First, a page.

Remember Bank Transfer Day? It all started because big banks announced new fees for debit card use and other services. Consumers revolted, and banks soon backed off.
Credit unions benefited from the bankers’ misstep, garnering hundreds of thousands of new members along with a net increase of 740,000 checking accounts during that period. One message was constant: Credit unions are the smarter choice for low or no fee accounts. Some credit unions went so far as to promise “fee-free forever” on certain products.
If noninterest income had been removed from the equation for the past decade, “credit unions’ return-on-assets (ROA) would have been negative by a substantial margin,” explains Mike Schenk, CUNA’s vice president of economics and statistics.Fees on members’ deposit accounts and loans contribute to credit unions’ noninterest income. In 1991, noninterest income accounted for 7% of credit unions’ total income. That nearly doubled to 13% by 2001 and nearly doubled again to 24% by 2011—its highest level ever.
Noninterest income includes fees on deposit accounts and loans, interchange income, gains on sales from mortgages, and other revenues—and it’s vital to offset market forces that put pressure on ROA, Schenk points out.
Consumers have become more accustomed to “free” and more averse to “fee.” They’re more likely to shop around, which is a good thing for credit unions, which generally have fewer and lower fees,” Schenk says. Credit unions also appeal to consumers with lower loan rates, member-friendly policies, and democratic control.
Schenk notes that many credit unions are striving to reduce back-office redundancies and work cooperatively to reduce operating costs, all of which eases pressure on the bottom line.
But reducing expenses can only do so much. That’s why more credit unions are exploring pricing strategies to serve members’ financial needs, strengthen member relationships, and maintain a healthy bottom line.
‘Whack a fee’
One credit union that helps members save on fees while simultaneously increasing fee income is Montgomery County Employees Federal Credit Union (MC EFCU), Germantown, Md., $87 million in assets.
► Increasing member transactions is one strategy to avoid fees but earn income.
► Promising members “fee-free forever” can make it challenging to generate income during a tough earnings environment.
► Board focus: Understand the competition and members’ tolerance for fees as you develop pricing strategies.
On its website (mcefcu.org), the credit union recently advised members to “whack a fee” by moving their business to the credit union from banks, where fees keep popping up. The credit union also increased its fee income by 50% over five years—from $1.4 million in 2007 to $2.12 million in 2011—moving its bottom line from the red to the black.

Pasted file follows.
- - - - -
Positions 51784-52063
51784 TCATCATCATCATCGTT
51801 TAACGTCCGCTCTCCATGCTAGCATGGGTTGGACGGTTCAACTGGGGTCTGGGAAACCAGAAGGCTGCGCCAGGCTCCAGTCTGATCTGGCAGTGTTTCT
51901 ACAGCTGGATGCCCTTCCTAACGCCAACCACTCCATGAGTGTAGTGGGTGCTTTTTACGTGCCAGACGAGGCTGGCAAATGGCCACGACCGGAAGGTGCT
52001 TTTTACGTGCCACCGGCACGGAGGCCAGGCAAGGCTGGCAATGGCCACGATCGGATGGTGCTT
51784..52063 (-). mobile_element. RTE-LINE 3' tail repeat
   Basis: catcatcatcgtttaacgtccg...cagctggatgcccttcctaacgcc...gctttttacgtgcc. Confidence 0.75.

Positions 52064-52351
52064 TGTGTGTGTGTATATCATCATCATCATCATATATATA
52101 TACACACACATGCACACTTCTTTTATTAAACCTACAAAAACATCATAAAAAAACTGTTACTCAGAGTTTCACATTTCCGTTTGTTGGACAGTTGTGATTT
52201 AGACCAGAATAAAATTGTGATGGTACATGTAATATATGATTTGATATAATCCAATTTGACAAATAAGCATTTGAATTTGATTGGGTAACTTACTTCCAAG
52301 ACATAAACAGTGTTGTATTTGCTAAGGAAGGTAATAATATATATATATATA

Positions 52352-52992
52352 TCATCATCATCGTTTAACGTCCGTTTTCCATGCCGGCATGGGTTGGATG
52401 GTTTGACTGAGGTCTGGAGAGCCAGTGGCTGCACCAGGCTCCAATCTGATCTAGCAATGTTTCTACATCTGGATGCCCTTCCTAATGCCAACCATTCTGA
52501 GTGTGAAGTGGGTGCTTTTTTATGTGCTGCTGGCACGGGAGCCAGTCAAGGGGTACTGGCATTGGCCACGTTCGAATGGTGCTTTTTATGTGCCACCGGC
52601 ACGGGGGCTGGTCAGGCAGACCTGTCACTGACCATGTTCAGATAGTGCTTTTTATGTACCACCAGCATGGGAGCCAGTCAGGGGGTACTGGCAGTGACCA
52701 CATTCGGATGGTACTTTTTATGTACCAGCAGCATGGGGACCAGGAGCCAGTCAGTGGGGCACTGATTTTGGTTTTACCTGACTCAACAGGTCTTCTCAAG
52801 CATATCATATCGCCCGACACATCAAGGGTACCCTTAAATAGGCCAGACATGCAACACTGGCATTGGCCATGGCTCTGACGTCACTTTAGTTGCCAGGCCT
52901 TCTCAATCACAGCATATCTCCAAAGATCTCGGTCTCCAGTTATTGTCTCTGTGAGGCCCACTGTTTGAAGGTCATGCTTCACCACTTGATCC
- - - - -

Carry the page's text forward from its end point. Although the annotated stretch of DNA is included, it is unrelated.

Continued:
Boosting fee income played a critical role in shifting from an operating loss of $709,238 in 2009 to an operating gain of $417,134 in 2011, says Jim Norris, president/CEO.
Paradoxically, MC EFCU’s first step toward restoring the bottom line was eliminating two fees that annually generated $80,000: fees on shared-branch and foreign-ATM transactions.
“The more transactions members conduct, the more profitable those members are going to be,” says Norris, who joined MC EFCU in 2010. “We did away with a couple of fees to generate those transactions.”
Creating more transactions generated more revenue from the credit union’s largest source of fee income: a nonsufficient funds (NSF) fee of $30 for overdrafts and an overdraft line of credit program that carries an 11% interest rate.
The same principle was applied to credit cards in early 2012 when a new campaign offered 0% interest and no fees for 12 months. After a year, the interest rate rose to 8.9%, but still with no fees. The three-month campaign increased the credit card portfolio 25%, from $6 million to $7.5 million. The credit union’s offer saved members $240,000 in fees and interest, based on a 15% interest rate, Norris says. MC EFCU gave up its income from the fees and interest in exchange for building credit card balances.
“We know from our research that our members have very good credit relationships, but those relationships happen to be elsewhere,” Norris says. “We wanted them to be here, and credit cards are a relationship account.”
In addition, the credit union has:
► Refined lending products;
► Added text and mobile banking;
► Introduced remote deposit capture (RDC);
► Provided “me-to-me” transfers so members can move funds to accounts at other financial institutions; and
► Added person-to-person transfers.
The credit union soon will launch a new “Member Value” program, with the tagline “Do More, Get More.” The program links members’ balances in qualifying accounts to additional free services. Norris also expects to add fees linked to products and services that generate “added value” for members, such as insurance or investment products.
NEXT: Problems down the road?